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Parents Of Transgender Elementary Student Settle With Nova Classical Academy

ST. PAUL (WCCO) -- The family of a transgender student has settled a human rights lawsuit it served against a St. Paul Charter school.

David and Hannah Edwards enrolled their child at Nova Classical Academy charter school for the 2015-16 school year.

They thought that their 5-year-old boy, who now identifies as a girl, would learn and thrive. But instead, the parents alleged that the school violated their child's civil rights, by not protecting against gender-based bullying and hostility.

In the early spring of 2016 their story went public, and was discussed openly at school board meetings.

At the time, David Edwards told reporters, "we know from what he has shown us so far that we're going to need some protections in place in public school."

Edwards said that the school's teachers attempted to foster a welcoming and inclusive class environment, but their actions were later blocked by school leadership.

Earlier this summer the school was served with a two-count, civil discrimination lawsuit which demanded policy and training changes.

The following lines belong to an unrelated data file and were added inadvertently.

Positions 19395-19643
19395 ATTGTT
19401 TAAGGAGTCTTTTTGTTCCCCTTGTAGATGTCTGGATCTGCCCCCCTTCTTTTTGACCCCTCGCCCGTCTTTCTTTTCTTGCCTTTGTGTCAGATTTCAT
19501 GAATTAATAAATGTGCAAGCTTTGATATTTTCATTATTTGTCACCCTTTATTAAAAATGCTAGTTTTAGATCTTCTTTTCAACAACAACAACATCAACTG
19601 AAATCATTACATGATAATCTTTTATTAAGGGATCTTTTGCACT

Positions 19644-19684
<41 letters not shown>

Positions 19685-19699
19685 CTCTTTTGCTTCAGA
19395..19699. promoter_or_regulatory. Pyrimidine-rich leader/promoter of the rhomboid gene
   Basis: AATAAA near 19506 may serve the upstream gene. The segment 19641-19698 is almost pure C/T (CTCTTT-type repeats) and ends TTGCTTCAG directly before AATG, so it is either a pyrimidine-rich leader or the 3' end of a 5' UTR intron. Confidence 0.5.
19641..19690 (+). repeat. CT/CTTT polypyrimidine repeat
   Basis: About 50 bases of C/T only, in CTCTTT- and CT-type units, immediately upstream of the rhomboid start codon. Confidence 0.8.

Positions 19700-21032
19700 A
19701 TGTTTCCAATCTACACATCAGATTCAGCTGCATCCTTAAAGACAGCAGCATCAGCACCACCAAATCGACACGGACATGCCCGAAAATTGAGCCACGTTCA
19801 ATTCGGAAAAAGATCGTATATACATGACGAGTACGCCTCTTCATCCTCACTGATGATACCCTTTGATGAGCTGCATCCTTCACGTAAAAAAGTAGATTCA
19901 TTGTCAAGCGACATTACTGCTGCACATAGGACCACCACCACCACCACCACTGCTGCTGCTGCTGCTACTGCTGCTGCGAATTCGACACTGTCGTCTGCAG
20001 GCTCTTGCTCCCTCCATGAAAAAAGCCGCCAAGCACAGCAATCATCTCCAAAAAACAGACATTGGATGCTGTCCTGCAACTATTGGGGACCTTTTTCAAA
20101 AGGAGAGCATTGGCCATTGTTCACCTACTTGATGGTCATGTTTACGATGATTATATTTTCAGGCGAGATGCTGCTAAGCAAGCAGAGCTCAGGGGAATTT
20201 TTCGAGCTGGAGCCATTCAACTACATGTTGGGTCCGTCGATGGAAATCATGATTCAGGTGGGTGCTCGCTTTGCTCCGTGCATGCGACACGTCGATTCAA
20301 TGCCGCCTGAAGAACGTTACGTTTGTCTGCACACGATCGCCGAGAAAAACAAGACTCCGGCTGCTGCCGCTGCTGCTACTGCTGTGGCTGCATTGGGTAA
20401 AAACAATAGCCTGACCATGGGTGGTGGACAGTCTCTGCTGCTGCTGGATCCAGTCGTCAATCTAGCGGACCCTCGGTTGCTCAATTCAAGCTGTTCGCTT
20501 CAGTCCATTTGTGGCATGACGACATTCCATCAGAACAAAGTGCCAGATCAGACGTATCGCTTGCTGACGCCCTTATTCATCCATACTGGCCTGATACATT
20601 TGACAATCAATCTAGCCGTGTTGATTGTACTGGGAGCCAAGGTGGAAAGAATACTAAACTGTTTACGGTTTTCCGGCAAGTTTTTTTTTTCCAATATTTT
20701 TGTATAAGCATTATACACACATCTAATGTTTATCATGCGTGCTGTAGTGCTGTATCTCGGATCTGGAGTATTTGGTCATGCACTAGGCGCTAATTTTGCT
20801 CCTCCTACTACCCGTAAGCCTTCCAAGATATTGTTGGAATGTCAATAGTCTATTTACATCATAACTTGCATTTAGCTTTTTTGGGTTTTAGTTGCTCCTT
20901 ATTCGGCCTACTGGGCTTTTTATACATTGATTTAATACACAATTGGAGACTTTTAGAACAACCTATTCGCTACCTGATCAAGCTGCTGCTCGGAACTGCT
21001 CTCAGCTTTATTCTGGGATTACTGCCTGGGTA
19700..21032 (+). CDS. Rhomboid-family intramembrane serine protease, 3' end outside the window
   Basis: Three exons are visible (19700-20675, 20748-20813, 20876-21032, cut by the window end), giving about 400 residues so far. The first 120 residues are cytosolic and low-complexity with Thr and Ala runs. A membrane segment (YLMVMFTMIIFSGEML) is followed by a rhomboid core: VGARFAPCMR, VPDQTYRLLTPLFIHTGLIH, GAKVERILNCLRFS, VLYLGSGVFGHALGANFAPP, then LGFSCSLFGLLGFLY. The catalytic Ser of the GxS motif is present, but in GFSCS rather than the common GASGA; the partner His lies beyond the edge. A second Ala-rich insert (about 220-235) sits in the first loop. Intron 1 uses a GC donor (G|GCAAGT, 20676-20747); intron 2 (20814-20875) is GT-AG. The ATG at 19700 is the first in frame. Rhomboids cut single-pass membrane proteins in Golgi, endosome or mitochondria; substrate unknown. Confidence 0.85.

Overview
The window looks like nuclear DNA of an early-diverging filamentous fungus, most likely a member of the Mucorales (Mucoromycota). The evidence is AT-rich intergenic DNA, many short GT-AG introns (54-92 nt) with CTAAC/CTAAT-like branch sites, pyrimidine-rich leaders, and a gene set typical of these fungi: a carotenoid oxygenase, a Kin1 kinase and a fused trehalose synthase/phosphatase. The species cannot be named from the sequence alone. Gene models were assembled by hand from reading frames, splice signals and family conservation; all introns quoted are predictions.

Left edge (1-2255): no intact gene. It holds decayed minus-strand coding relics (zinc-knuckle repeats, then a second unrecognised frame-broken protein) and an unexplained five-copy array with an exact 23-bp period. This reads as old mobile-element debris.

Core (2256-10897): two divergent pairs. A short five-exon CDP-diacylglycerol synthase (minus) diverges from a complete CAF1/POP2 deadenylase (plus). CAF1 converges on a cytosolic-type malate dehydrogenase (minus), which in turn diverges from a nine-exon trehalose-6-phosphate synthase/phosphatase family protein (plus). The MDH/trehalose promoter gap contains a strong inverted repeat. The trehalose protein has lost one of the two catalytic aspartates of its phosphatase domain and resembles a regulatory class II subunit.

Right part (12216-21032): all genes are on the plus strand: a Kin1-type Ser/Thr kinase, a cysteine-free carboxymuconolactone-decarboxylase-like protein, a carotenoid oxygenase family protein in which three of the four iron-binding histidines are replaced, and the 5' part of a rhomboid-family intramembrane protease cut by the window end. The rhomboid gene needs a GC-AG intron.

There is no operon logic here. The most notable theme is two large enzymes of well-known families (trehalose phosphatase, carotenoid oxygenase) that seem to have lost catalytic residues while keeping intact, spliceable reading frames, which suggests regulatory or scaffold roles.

"They in some ways had no choice," says attorney, Lisa Stratton.

Stratton is lead counsel for the advocacy group, Gender Justice, which represented the family's case.

To avoid a costly and protracted court battle, the two sides chose to enter into mediation.

The action proved successful, as an agreement was recently announced that holds the school to transgender policy changes, staff training and gender neutral student uniforms.

"Those things are not small and that kind of awareness creates a welcoming environment and we're really excited that's going to be happening at Nova," Stratton said.

In addition to the policy changes, Nova will pay $120,000 in damages to the Edwards.

Nova Classical Academy attorney, Laura Booth, calls it a fair settlement to all parties involved. She adds that it will make minor revisions and clarifications to the gender inclusion policy that was adopted by Nova in May of 2016.

"It's best practice for schools to do that training on bullying, on harassment, on the various non-discrimination laws on an annual basis," Booth added.

The Edwards' now 7-year-old child withdrew from Nova in 2016 and instead attends a public elementary school.

Attorney Stratton says the lesson in this is for school administrators everywhere to be proactive.

Just a couple of weeks ago, the Minnesota Department of Education released a toolbox of model transgender student policies for schools to consider.

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